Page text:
It is true that no one person, by her or himself, can change the current angry, hostile, and unwelcoming environment. It takes each person committing to working towards change in their seemingly small way, and EVERYONE has a role to play. The excuse that, “It doesn’t matter, because nothing that I do will change anything,” is a lie that we tell ourselves, to justify our own inaction.

Imagine millions of people working for change in their little corner of our country. History is our greatest teacher and asset, and it is replete with numerous events in which  the power of the few banning together to become a force with which to be reckoned. Such a force is a start, and we can begin right here.

I Support The Second “Commandment”

close up of heart shape

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Due to two recent surgeries, I’ve been lying flat on my back for most of the week, and am rather loopy. As a result, it seems that I may have inadvertently published this post before I intended to do so. If so, I apologize for any confusion.😘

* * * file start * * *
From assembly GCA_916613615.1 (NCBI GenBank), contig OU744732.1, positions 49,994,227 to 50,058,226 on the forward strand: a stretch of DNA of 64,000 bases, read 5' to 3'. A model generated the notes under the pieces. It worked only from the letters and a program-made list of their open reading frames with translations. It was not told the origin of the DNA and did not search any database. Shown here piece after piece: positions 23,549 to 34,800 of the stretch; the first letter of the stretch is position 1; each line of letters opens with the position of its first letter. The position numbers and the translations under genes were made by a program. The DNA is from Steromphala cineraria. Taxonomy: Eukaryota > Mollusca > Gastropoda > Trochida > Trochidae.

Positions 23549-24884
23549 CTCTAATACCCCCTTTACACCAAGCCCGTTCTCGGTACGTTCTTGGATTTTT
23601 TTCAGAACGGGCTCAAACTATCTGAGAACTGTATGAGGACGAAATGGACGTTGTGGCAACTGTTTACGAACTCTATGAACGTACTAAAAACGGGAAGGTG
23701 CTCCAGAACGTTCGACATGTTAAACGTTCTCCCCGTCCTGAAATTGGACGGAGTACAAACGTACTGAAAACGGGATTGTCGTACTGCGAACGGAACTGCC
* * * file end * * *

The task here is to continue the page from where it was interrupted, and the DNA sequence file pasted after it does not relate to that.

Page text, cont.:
Some of you may have groaned when you read the post title. I can only assure you that the overall post speaks to issues that are decidedly universal, and not dependent on any “religious” ideology. Nevertheless, there is no denying that my mother’s religious beliefs informed the manner in which she raised me, and contributed to the formation of the person that I am today.

With that said, I was born and raised in the Catholic faith, spending 12 years in the New Orleans Catholic school system. As I grew older, I expanded my limited knowledge and gained an appreciation for the moral teachings on which Christianity, and many other religions are rooted. I also recognize that “religions ” hold no monopoly over such moral truths, but that they exist in the hearts and minds of most of us.